BUT - I bought my PC3100 used (unused) for only £100 and it came with pocket modem and laplink cables because the company workforce couldn't live with the shortcommings out the box. The Backpack floppy was £179. I sold the 128Kb when I got the 2xSRAM and again sold one of the 2Mb SRAM when I got the 10MB Flash, so was some payback.

The guy that sold me the PC3100 also donated a dead PC3000 for nothing a little later and I have that as a spares unit if I need it. It actually just needs the EPROM reballing as is a dry joint. Potentially, this could be upgraded to a PC3100 if I could find the chip.

The short time-framed increased demand in memory was to be able to use the PC3100 in anger. I wanted to run WP5.1 so could exchange files with the company XENIX version of WP.5.1. I could run vs 4.2 off the floppy, but it had less graphic file ability and in the day, sexy WP was the preserve of Windows mainly, if you believed the press that is. Even the early Windows version of Worperfect wasn't as comprehensive of the DOS version, just looked nicer.

So when the PC3k was equipped with 2x2mB SRAM, I had the chance to stacker one drive to 4Mb and with integrated extended memory managers and all sorts of space saving file utils came the chance to try and load other extensive DOS apps and of course Windows 3.0. Windows however, in its lean fighting fit form takes up 11Mb on disk, so the 10Mb FLASH stacked to 20mb was the only way to go. Strangely, you'd never know the driver is stack'd as the speed for 10Mhz is perfectly acceptable and pain free.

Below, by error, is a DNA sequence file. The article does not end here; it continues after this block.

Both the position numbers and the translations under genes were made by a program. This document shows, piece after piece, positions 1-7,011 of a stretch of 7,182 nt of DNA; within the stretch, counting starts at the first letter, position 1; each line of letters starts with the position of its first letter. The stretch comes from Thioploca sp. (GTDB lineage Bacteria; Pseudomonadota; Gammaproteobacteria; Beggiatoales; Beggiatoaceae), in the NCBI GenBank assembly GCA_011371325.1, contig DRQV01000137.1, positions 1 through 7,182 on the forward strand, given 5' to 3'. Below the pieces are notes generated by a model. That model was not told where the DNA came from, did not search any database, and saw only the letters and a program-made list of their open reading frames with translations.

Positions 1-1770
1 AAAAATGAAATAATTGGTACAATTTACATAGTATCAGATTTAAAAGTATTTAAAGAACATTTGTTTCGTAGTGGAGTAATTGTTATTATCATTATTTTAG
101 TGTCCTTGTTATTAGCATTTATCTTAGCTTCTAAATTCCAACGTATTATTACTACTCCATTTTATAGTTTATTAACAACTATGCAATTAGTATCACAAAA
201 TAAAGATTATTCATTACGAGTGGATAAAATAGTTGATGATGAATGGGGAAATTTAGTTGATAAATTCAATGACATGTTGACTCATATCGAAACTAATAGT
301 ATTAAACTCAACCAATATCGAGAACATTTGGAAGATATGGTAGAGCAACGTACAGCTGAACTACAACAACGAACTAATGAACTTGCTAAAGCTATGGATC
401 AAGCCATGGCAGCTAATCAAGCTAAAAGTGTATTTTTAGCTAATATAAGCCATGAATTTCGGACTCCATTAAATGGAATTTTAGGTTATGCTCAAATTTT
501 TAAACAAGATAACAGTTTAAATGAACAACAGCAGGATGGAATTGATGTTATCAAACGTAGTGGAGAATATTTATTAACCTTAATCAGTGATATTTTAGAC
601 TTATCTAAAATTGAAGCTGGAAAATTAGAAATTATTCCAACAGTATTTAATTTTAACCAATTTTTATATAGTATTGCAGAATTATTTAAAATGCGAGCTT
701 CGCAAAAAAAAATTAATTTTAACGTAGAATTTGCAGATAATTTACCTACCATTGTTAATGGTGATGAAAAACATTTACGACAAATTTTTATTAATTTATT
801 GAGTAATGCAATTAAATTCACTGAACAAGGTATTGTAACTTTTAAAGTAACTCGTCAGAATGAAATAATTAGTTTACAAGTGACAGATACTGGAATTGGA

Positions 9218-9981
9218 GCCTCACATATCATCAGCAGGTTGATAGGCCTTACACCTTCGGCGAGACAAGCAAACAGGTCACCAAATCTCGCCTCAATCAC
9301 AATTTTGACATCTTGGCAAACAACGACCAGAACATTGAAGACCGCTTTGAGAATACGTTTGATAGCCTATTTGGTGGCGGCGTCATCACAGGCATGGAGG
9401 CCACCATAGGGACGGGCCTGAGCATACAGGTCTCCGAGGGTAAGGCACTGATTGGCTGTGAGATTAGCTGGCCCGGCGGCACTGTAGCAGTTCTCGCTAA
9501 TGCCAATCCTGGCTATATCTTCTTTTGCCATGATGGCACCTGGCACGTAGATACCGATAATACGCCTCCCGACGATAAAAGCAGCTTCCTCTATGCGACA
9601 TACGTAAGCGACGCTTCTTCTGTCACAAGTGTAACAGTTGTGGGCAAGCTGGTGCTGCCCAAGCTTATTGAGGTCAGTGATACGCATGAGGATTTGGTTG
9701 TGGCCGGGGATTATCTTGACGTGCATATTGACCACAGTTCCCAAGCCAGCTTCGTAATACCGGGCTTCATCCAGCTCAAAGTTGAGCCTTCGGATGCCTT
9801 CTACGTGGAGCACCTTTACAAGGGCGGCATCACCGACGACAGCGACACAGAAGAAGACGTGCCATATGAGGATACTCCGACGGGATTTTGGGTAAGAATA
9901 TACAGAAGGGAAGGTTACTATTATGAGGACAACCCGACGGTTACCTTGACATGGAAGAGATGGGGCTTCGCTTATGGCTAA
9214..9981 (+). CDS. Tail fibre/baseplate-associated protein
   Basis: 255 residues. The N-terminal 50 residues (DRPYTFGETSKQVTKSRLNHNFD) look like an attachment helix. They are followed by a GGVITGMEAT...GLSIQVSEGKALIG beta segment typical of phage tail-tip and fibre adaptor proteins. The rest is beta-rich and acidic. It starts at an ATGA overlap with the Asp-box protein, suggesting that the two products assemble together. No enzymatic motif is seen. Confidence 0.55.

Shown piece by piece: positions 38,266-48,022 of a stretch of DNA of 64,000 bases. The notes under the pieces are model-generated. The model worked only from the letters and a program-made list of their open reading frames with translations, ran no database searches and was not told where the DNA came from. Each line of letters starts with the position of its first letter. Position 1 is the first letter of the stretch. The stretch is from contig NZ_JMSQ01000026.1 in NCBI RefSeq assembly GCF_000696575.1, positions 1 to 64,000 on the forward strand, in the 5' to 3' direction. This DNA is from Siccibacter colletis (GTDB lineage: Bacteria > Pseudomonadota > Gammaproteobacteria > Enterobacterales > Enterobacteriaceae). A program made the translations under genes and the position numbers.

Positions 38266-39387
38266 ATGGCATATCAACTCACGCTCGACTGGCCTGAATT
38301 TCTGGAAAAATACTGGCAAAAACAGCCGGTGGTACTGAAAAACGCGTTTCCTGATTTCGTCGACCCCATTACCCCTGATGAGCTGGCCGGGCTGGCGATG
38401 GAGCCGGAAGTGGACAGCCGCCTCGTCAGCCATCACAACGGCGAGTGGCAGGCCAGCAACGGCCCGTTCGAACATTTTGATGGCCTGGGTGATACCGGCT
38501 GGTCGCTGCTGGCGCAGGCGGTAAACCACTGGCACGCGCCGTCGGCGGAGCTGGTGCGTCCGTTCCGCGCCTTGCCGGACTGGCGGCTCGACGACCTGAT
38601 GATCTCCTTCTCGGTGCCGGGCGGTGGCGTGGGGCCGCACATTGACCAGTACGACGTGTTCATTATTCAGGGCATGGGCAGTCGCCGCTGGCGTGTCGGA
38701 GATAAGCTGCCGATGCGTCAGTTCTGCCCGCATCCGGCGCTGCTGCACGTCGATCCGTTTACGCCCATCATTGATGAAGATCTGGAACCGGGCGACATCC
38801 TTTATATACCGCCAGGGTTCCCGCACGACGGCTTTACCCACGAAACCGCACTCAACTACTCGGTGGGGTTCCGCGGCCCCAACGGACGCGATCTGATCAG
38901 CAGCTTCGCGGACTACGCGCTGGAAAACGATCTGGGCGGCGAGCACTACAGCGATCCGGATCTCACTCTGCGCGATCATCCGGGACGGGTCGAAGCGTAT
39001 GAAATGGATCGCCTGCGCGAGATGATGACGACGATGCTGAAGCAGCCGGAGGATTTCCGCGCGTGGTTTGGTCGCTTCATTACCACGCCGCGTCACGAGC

So, my working setup in the day was: Windows 3.0/Word/Excel. WP5.1, Compuserve CIS, Bitfax, IRC/Telnet/FTP clients, masses of utilities, PKzips etc, memory setups for different apps when needed, couple of games, graphics exchange /converter/viewers. With stacker I could also stacker E:\ to 2Mb and the SRAM to 4Mb so had in effect 26Mb of storage. Should this all fall over due to failed batteries (Achilles heel), then there are setup files on floppies to just copy over and reboot for auto configuration. Luckily, all the files on the stacker'd FLASH are still there as are the SRAM (if good battery) so was very quick to get it all back.